A contractual non-compete clause (also known as a covenant not to compete or a restrictive covenant) will preclude or limit you from working in a 1) particular field, 2) within a specific geographic area, and/or 3) for a stated period of time should you separate from service with an employer or group. If you are looking at a non-compete agreement, what is negotiable and what isn’t?
Particular field: The definition of working in a particular field probably needs no further explanation. This area of the non-compete is meant to limit you from working in the same profession in regard to the next two non-compete limitations, and should not be meant to prohibit you from changing to a different career during the defined time period and geographical region.
Geographic region: Your agreement will stipulate an area surrounding your current employer, possibly to include locales of significant business relationships that your employer enjoys. You should be wary of a non-compete that prohibits you from working in an overly broad region. The definition of “broad” is dependent upon the location of your employer, however. For example, a prohibition to work in lower Manhattan could be considered overly restrictive, while a similar limitation in the same size area of Kansas might be reasonable. Geographic region may be negotiable.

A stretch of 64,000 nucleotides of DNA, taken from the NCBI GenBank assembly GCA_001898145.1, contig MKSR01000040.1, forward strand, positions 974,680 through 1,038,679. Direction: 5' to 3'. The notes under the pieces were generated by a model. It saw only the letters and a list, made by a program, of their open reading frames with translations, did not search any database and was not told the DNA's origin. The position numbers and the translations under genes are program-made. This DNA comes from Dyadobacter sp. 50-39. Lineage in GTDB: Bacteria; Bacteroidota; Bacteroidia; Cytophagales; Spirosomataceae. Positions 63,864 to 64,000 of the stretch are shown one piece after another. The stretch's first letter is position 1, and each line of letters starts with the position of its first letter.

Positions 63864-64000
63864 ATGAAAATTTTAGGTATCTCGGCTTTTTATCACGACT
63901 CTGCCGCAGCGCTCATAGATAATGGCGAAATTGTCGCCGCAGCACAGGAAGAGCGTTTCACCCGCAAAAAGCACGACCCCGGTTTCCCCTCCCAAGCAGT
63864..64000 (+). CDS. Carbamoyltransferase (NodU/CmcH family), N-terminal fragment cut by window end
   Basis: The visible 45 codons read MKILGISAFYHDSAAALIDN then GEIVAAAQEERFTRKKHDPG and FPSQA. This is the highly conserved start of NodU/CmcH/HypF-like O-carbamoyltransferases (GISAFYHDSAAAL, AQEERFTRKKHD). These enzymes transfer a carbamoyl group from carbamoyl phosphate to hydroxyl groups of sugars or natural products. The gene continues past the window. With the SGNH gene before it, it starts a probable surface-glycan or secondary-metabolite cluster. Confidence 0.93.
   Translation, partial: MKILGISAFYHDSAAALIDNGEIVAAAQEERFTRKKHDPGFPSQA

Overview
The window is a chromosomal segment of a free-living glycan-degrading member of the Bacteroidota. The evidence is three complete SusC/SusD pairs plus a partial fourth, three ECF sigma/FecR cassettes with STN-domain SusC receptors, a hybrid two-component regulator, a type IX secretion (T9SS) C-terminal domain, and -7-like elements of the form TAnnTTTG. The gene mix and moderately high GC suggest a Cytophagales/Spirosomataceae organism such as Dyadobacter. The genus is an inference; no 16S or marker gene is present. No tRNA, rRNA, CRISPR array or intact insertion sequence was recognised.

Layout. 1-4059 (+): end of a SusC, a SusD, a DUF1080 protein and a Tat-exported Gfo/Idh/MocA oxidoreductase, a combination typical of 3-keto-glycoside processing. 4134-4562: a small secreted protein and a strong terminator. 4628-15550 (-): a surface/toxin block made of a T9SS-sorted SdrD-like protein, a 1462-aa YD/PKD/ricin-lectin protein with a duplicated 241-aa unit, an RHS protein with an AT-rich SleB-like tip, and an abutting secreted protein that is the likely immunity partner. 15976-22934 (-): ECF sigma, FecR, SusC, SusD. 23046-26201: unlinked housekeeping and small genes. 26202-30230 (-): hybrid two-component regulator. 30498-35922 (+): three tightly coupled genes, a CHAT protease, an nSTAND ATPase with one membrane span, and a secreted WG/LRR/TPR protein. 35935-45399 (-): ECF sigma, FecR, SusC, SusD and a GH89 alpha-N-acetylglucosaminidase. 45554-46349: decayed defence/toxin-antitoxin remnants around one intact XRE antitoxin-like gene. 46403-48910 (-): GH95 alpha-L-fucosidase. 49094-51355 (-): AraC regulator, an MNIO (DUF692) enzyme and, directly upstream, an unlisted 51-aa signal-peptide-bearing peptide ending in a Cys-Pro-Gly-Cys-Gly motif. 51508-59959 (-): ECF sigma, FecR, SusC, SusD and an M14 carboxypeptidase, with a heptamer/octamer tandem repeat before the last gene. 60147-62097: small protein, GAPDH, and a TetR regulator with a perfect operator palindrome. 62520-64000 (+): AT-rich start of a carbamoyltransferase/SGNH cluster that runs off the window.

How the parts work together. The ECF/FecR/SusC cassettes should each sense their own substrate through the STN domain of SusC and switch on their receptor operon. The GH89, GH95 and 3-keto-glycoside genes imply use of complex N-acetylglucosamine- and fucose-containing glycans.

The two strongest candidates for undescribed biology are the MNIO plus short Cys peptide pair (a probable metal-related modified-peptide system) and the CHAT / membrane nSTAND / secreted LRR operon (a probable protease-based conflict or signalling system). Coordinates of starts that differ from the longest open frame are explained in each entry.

Stated period of time: Your non-compete clause should identify a specific length of time in which you are prohibited from practicing in the defined geographic area. Typically, two years or less is considered reasonable but state laws vary. This, also, may be negotiable.
In general, non-compete agreements are not looked on favorably by the court system and some states even prohibit enforcement so it’s important to know the rule of law in your jurisdiction. If you find yourself faced with a non-compete for a lucrative position that you are well-suited for, don’t give up. You (or your prospective employer) may be able to “buy out” of the non-compete clause and avoid a legal battle so that you can continue working in the same general geographic area and not start from scratch in a new location.
Expect more stringent non-compete terms in negotiating a partnership agreement than in a contract as an employee. Your new employer can also be held liable for damages if a dispute arises between your old and new relationships if s/he is aware that you might be violating the terms of a non-compete with your prior employer or group.
Negotiating the terms of a non-compete agreement is a delicate process. While you don’t want to give your prospective employer or group the impression that you are already planning your next move after leaving, you do want to protect yourself and your family should the position not work out.
The above is simply a general overview of non-compete agreements. For a more specific discussion of the particulars of your specific non-compete clause, you should have an expert review your contract, such as the excellent group at Contract Diagnostics.